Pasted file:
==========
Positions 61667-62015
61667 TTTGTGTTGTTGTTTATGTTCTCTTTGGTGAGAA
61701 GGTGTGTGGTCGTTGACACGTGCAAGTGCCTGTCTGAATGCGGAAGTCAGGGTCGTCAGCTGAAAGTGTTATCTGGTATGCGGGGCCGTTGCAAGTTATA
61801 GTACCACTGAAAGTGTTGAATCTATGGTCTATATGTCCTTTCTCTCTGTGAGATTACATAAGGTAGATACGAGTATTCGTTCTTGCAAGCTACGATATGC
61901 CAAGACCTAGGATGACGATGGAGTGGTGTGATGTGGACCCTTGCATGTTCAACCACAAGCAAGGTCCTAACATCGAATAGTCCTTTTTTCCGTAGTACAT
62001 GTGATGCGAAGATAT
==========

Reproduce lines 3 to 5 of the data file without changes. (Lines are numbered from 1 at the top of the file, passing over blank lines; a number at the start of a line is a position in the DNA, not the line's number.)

61701 GGTGTGTGGTCGTTGACACGTGCAAGTGCCTGTCTGAATGCGGAAGTCAGGGTCGTCAGCTGAAAGTGTTATCTGGTATGCGGGGCCGTTGCAAGTTATA
61801 GTACCACTGAAAGTGTTGAATCTATGGTCTATATGTCCTTTCTCTCTGTGAGATTACATAAGGTAGATACGAGTATTCGTTCTTGCAAGCTACGATATGC
61901 CAAGACCTAGGATGACGATGGAGTGGTGTGATGTGGACCCTTGCATGTTCAACCACAAGCAAGGTCCTAACATCGAATAGTCCTTTTTTCCGTAGTACAT